The senior transition official said the transition team is beginning to find “common ground” with House Speaker Paul Ryan and Ways and Means Committee Chairman Kevin Brady, pointing in particular to the border adjustment tax measure included in House Republicans’ “Better Way” tax reform proposal, which would disincentivize imports through tax policy.
Aides to Ryan and Brady declined to say they had “common ground” with Trump, but acknowledged they are in deep discussions with transition staffers on the issue. (…)
At least one business community organization is worried enough about the prospect of the tariff it already has prepared talking points, obtained by CNN Wednesday night.
“This $100 billion tax on American consumers and industry would impose heavy costs on the US economy, particularly for the manufacturing sector and American workers, with highly negative political repercussions,” according to the talking points. “Rather than using a trade policy sledgehammer that would inflict serious collateral damage, the Trump administration should use the scalpel of US trade remedy law to achieve its goals.”
The talking points also claim the tariffs would lead to American job loss and result in a tax to consumers, both of which would harm the US economy. (…)
Trade hawks to rule the roost in Trump’s White House Appointments suggest economic relations, particularly with China, are set for shake-up
(…) With the naming on Wednesday of Mr Navarro, a longtime critic of US-China policy, to lead a new National Trade Council in the White House, the president-elect sent a signal that he intends to deliver on some of his most bombastic economic promises on trade.
Together with Wilbur Ross, the billionaire investor Mr Trump has chosen to lead the commerce department and act as his point person on trade, Mr Navarro co-authored a much-scrutinised white paper in September that helped flesh out the Republican candidate’s economic policy. It put reducing the trade deficit and fighting back against “cheating” by US trading partners such as China at the core, arguing that US workers had for too long suffered from what it viewed as bad trade policy. (…)
Maybe this is not a coincidence:
President Xi Jinping is open to China’s economic growth slowing below the government’s 6.5 percent target due to rising debt and concern about an uncertain global environment after Donald Trump’s election win in the U.S., according to a person familiar with the situation.
Xi told a meeting of the Communist Party’s financial and economic leading group this week that China doesn’t need to meet the objective if doing so creates too much risk, said the person, who asked not to be named because the discussions were private. (…)
The shift signals that leaders see systemic risk as great enough to warrant re-evaluating key goals and may be less inclined to add to fiscal and monetary stimulus. (…)
Some meeting participants sounded the alarm about unsustainable debt, noting that other nations have experienced crises after borrowing climbed to around 300 percent of GDP, the person said. China’s debt-to-GDP ratio rose to about 270 percent this year, the person said. (…)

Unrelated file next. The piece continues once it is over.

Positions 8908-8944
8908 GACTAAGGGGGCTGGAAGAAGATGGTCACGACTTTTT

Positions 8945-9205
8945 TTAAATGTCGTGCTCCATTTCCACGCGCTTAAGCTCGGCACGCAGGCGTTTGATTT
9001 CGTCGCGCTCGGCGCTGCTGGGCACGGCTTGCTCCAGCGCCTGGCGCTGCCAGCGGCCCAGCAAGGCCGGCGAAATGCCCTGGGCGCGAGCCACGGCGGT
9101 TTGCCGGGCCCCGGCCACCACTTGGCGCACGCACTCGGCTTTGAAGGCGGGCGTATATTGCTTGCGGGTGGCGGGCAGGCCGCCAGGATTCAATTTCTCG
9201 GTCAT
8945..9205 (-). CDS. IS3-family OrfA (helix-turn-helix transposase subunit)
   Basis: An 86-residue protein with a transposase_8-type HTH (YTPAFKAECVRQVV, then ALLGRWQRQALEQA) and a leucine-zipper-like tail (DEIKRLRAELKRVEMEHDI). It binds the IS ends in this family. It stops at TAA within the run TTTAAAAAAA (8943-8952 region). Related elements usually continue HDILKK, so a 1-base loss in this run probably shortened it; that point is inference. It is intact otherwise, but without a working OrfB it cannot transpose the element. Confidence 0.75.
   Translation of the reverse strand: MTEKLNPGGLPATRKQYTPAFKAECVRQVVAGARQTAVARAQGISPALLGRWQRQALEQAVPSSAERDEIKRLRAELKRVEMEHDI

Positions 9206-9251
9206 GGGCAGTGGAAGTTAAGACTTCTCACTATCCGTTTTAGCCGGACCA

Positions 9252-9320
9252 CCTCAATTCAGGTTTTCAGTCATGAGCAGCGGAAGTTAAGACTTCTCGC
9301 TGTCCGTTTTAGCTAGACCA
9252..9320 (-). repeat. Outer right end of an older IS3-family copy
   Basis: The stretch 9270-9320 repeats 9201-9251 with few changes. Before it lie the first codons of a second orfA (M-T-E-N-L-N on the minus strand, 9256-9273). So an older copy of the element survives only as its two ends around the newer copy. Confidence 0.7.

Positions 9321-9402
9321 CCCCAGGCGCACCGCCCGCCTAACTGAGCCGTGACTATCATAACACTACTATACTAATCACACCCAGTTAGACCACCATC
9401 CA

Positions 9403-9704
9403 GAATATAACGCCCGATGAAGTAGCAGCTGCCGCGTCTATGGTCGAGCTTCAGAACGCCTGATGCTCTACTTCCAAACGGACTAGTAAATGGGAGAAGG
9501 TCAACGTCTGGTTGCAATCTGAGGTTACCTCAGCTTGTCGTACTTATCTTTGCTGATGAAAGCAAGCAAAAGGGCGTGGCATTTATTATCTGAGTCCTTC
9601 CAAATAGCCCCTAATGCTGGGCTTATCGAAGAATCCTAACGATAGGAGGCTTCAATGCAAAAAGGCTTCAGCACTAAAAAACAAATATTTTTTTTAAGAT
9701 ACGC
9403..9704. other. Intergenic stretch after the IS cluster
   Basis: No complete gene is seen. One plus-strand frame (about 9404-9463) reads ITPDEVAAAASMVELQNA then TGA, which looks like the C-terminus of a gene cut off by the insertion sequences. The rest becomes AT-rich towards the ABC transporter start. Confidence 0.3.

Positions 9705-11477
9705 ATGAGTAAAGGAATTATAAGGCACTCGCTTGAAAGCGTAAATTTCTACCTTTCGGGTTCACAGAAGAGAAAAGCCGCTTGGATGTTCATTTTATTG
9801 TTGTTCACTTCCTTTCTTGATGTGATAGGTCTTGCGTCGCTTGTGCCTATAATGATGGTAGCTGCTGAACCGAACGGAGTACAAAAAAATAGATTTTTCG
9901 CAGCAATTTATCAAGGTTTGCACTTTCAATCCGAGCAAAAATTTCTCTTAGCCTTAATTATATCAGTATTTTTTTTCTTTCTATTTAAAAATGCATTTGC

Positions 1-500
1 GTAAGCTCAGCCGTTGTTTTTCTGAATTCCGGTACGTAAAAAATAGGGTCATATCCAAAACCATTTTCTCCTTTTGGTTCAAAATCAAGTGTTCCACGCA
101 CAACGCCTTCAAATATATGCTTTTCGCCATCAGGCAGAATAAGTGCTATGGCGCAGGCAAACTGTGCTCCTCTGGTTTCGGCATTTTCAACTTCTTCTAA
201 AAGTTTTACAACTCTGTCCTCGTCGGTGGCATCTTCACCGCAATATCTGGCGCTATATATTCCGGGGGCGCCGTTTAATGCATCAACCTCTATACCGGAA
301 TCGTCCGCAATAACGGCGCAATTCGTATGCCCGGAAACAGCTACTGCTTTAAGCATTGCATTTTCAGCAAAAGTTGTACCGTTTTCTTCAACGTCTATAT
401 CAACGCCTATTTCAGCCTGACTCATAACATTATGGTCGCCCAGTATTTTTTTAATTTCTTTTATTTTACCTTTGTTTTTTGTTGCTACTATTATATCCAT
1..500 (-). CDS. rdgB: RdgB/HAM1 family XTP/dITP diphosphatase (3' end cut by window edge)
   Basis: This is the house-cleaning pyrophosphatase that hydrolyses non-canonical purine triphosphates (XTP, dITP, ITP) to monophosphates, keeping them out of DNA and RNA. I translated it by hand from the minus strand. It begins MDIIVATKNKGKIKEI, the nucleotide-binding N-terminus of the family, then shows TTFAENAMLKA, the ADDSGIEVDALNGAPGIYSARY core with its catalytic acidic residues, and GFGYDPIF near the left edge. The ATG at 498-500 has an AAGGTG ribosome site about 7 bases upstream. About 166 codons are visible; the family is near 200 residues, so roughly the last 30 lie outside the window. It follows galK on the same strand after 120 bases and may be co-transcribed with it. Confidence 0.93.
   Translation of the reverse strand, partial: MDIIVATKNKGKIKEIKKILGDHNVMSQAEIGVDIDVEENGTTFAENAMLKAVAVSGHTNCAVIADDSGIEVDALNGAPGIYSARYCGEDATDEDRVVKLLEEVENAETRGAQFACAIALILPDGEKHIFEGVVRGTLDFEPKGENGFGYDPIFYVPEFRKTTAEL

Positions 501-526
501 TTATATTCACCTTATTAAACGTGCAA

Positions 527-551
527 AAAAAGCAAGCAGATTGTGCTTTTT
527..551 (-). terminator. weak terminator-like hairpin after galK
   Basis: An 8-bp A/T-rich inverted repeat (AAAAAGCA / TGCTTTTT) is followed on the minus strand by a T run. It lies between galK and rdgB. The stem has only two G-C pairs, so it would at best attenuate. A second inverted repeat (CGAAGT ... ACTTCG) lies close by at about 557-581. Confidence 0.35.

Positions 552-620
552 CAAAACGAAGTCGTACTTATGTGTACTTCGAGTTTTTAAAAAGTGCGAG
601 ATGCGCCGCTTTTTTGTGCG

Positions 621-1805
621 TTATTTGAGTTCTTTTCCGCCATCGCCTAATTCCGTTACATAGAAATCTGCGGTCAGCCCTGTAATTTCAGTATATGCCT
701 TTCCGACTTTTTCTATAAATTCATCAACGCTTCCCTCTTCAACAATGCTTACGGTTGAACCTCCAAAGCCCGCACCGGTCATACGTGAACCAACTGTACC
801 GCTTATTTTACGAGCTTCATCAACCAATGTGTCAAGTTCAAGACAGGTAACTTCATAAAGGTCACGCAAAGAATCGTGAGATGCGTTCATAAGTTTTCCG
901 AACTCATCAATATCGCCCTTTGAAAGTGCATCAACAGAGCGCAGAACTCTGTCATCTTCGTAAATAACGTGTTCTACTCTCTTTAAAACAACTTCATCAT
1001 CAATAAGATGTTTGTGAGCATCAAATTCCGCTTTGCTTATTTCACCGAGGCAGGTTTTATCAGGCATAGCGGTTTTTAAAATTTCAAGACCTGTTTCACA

At another meeting last week, Xi and his top economic policy lieutenants pledged to make preventing and controlling financial risk to avoid asset bubbles a top priority for 2017. They also said they plan prudent and neutral monetary policy and proactive fiscal policy next year, according to a statement after the three-day Central Economic Work Conference. (…)
(…) “But maybe if you’re going to do it,” Icahn said about the looming trade war with China, “you should get it over with, right?” (…)
After 4 straight quarters of MoM growth in GDP, the Canadian economy plunged 0.3% in Q4 (considerably worse than the 0.0% expectations) despite a resugenece in crude prices. The Loonie is tumbling, back at 5-week lows, as manufacturing shrank a shocking 2.0% YoY – most since 2013.
- Goods-producing sector fell 1.3% m/m in Oct.
- Service-producing sector rose 0.1% m/m in Oct.
- Largest upside contributor was real estate, +0.05 ppts
- Largest downside contributor was manufacturing, -0.20 ppts
- Manufacturing output falls 2.0% m/m, biggest decline since December 2013
The most addictive drug: Facebook
The social-media giant has defied even optimists’ projections of how big the 12-year-old firm could become. Today the company’s flagship social network claims 1.8bn active monthly users. Facebook has attracted these hordes by engineering features that are highly addictive and relevant to their lives, so people keep coming back for more hits. Throw in the other apps it owns, such as WhatsApp, Instagram and Facebook Messenger, and Facebook accounts for 30% of Americans’ mobile browsing time, compared with 11% for Google and YouTube combined. Collecting data on users has helped Facebook become the world’s second-largest advertising company on mobile devices. But Mark Zuckerberg wants to turn it into an even bigger part of the mobile ecosystem—hence the plans to develop Messenger and other messaging services into portals through which people can order taxis, communicate with businesses and so on. Being as useful as it is addictive could win Facebook even more friends. (The Economist)